### Peter Gordon’s Fireball Crossword, “Themeless 21” – Sam’s review

The centerpiece of this puzzle (really, it runs down the middle) is the PRITZKER PRIZE, and until about an hour ago the only thing I knew about it was that [I.M. Pei won it in 1983]. Then I read the annotations that accompany the solution (does anyone else read these notes that Peter includes with the pdf version of the answers?), where I learned that the honor, “which began in 1979, is awarded annually to a living architect.” I gather it’s the Nobel-Pulitzer-Lifetime-Achievement Award in architecture. Very scrabbly, but otherwise not very satisfying because it’s so far outside my wheelhouse I need wheels to get to that house.

Fortunately there was plenty here to keep me satisfied.  I thought this one hit at the “just right” level of difficulty–it put up a mighty fight but eventually yielded. My first entry was 58-Across, clued as [“Clan” of Ghostface Killah].  Why, my good chap, that would be WU-TANG, as in the Wu-Tang Clan.  Since it’s hyphenated, I suppose it’s not a 6-letter partial, but it does look weird sitting in the grid by its lonesome. In any case, WU-TANG quickly led to ‘TWAS, ORGAN, ARISTA, CENSURE, NECCO, and IVORY COAST (in that order, actually), so the southeast fell rather easily. Next came the southwest. My blatant crush on ANNE Hathaway and my all-too-familiar knowledge that Pad Thai is garnished with LIME gave me the helpful MN pairing that served up OMNIVORE, deviously clued as [Badger, e.g.].  Then came comedian ALAN King, and before I knew it I was looking at PINCE-NEZ, the [Glasses without temple arms].  That corner then yielded CITY COUNCIL, the [Local lawmakers].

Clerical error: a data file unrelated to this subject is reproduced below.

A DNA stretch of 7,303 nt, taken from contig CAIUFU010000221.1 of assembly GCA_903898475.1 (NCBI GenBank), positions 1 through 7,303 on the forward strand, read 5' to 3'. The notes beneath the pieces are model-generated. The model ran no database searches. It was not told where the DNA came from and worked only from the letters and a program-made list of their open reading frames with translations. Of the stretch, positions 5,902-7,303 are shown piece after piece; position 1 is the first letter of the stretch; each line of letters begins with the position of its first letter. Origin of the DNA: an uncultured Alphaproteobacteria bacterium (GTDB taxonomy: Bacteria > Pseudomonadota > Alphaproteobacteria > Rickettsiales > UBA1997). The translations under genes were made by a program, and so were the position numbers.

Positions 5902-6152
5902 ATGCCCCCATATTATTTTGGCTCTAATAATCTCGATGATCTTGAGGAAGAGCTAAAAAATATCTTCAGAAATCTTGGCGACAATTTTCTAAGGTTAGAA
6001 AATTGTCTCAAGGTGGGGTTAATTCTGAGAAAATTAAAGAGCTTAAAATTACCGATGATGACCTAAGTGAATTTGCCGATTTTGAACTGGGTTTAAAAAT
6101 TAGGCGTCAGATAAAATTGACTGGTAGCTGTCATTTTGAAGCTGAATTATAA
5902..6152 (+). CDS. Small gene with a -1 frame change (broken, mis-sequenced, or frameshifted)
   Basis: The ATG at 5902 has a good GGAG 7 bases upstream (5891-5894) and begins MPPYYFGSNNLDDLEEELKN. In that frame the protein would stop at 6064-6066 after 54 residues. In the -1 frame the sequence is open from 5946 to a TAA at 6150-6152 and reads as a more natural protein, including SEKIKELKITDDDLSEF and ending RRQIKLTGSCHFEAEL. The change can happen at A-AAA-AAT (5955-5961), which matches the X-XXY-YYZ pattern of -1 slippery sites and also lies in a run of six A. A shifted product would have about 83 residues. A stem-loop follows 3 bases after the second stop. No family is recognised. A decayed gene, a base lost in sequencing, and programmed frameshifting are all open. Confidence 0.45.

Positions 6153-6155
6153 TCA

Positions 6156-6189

My first sticking point was in the extreme northwest, where Charlton HESTON took way too long to fall since I couldn’t parse OLE ELO and MIX CDS for the longest time.  Why oh why do I always insist on entering ELUDE for [Pass over] instead of ELIDE?  The other slow spot was the northeast corner.  I got LENO as the [“This show is like a dynasty; you hold it and then you hand it off to the next person” speaker] and figured IOTA was the answer to [Whit].  But then I hit the brakes.   Fitting, because it took wayyyyy to long to figure out that [Extremely slow] was GLACIAL.  And for whatever reason I never remember ASOK as a [Dilbert coworker].  Only when Mr. Happy Pencil appeared did I confidently decide, “Yep, it’s Pritzker.”